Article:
england_basketball_logo_568England Basketball has been given a year to turn around a decline in participation – but has been told it will benefit from a funding boost if its numbers go up.

Despite failing to meet its targets for last year, the regional governing body has been allocated up to £6.75 million by Sport England to get more people playing the sport, out of a total pot of £493m from 2013-2017.

However, there are strings attached.

Its annual grant, which totalled £7.3m in 2012, has been reduced by almost 50% with a chunk withheld. But the cash could still be increased if EB can prove it can deliver on the criteria set down by the government agency, whose merger with UK Sport has been quietly abandoned.

A one-year investment of £815,000 will allow England Basketball to test two new grassroots programmes: IM Basketball, a flexible format of the sport that doesn’t demand a traditional court, aimed at 14-25 year olds, and Ball Again, an initiative aimed at bringing former players back into the game as well as teaching skills to new ones.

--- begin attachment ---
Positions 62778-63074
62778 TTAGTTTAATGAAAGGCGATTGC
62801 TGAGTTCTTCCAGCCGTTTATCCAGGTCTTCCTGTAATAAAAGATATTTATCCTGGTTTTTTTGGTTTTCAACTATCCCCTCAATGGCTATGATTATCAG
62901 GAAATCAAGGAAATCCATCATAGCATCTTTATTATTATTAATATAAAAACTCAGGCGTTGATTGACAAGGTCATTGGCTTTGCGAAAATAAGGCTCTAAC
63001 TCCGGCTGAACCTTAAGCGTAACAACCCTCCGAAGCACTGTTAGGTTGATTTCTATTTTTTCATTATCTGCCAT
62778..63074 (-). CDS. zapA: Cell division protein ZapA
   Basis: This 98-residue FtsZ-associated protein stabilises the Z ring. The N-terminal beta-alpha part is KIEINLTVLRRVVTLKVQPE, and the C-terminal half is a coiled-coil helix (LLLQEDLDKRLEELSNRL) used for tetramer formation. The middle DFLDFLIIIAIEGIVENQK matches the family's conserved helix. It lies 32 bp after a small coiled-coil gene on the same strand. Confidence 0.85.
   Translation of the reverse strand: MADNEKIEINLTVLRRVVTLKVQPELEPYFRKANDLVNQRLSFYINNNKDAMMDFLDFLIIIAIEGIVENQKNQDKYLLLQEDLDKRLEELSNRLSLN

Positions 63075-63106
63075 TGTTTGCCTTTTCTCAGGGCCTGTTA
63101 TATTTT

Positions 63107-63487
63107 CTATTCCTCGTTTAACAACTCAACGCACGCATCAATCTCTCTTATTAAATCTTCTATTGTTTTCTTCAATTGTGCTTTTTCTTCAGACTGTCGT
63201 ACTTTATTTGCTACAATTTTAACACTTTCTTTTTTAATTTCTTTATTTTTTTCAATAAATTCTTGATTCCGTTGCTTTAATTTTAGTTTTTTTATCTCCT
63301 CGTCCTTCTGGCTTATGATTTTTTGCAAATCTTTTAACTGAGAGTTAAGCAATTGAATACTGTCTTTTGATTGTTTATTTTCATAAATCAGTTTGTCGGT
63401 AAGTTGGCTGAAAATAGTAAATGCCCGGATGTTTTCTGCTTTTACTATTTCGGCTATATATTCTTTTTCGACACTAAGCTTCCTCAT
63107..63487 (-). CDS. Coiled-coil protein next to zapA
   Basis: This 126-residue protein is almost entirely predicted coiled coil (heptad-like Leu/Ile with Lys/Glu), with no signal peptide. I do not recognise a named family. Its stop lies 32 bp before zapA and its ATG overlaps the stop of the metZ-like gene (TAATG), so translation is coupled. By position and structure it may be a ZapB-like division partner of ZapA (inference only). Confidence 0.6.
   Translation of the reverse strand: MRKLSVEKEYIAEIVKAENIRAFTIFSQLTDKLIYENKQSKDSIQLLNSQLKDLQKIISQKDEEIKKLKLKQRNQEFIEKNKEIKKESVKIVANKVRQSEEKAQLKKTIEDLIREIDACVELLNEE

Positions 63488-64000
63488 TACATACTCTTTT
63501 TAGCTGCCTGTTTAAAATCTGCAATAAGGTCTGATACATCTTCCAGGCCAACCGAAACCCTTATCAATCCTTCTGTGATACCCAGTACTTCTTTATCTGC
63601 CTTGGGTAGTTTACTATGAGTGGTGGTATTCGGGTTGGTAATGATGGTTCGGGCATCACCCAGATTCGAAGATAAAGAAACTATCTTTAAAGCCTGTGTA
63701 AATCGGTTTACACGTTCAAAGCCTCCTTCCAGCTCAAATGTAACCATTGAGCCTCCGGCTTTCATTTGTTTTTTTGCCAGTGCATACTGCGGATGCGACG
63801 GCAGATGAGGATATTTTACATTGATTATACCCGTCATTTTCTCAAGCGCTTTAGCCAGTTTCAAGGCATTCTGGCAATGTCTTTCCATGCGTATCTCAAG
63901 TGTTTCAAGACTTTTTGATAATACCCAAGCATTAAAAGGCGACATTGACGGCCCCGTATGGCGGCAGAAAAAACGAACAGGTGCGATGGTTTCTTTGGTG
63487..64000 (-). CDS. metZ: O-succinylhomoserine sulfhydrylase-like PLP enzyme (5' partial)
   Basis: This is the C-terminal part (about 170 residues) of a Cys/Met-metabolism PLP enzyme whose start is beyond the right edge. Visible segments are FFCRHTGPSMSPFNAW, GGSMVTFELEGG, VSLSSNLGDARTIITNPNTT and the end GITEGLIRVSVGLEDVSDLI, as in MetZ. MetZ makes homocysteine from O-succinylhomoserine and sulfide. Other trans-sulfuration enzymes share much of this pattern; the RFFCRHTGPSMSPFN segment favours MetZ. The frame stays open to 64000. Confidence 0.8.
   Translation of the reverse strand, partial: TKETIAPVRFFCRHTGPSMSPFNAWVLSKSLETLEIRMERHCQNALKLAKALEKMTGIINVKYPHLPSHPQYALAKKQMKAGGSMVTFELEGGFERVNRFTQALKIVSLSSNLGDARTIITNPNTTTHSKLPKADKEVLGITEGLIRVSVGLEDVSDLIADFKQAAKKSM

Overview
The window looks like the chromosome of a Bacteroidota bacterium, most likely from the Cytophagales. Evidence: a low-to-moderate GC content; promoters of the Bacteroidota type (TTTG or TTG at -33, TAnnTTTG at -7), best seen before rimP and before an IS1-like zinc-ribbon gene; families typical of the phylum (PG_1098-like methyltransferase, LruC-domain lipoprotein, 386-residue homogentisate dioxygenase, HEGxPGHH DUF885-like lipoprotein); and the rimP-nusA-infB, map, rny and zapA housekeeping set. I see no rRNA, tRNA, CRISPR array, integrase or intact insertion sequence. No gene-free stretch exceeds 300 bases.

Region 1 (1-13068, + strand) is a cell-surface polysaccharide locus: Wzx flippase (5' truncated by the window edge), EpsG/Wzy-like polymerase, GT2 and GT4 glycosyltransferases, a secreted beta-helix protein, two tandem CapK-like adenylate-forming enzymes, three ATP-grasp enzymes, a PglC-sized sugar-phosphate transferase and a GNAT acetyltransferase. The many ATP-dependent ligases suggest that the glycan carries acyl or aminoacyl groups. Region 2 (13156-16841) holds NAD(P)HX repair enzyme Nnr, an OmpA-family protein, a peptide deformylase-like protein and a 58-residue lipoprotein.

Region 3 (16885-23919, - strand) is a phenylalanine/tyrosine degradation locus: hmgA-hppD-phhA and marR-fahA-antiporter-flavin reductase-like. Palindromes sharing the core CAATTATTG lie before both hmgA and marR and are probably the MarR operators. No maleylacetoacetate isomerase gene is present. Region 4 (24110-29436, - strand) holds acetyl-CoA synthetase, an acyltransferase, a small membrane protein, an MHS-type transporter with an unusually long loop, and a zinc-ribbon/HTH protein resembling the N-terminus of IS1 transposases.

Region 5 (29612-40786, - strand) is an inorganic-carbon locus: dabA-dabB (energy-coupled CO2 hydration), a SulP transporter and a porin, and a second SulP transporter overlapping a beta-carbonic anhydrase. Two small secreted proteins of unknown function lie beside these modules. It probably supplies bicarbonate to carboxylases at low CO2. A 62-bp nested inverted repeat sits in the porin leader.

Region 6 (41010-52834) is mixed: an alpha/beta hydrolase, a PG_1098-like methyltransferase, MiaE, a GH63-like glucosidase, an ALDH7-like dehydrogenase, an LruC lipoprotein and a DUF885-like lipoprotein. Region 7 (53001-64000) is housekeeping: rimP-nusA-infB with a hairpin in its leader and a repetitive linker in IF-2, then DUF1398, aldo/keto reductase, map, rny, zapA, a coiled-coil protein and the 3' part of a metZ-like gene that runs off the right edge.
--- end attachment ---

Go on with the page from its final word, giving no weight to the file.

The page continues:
A lot will ride on their success. Effectively, EB is on probation. The message is clear, however: improve, or miss out and watch the monies be invested in other sports instead.

In a statement, Sport England confirmed that “If England Basketball is able to prove that these initiatives are working, then further funding worth a total of £3.3 million will be released on a year-by-year basis.”

There is also a four-year investment of £1.2m into satellite clubs will help move young people into formal club basketball through a sustainable network of accredited clubs and organisations.

Sport England’s investment includes four-year funding of £1.54m to support elite development through local and regional development squads. It will also help fund a Regional Institute of Basketball as well as the build-up to the 2018 Commonwealth Games on Australia’s Gold Coast. The money is expected to remain ring-fenced, even if a merger with Basketball Scotland and Wales is completed by 2016.

“The basketball market is dominated by strong brands and we believe there is untapped potential out there,” Sport England’s Director of Sport, Phil Smith said.

“Over the last four years, England Basketball has shown us it can successfully develop clubs and talent – we want it to continue that work at the same time as increasing the number of people enjoying the informal versions of the game.”

UK Sport will announce its elite sport funding on Tuesday with British Basketball expected to see a funding cut in the wake of Great Britain’s disappointing performance at the London Olympics.

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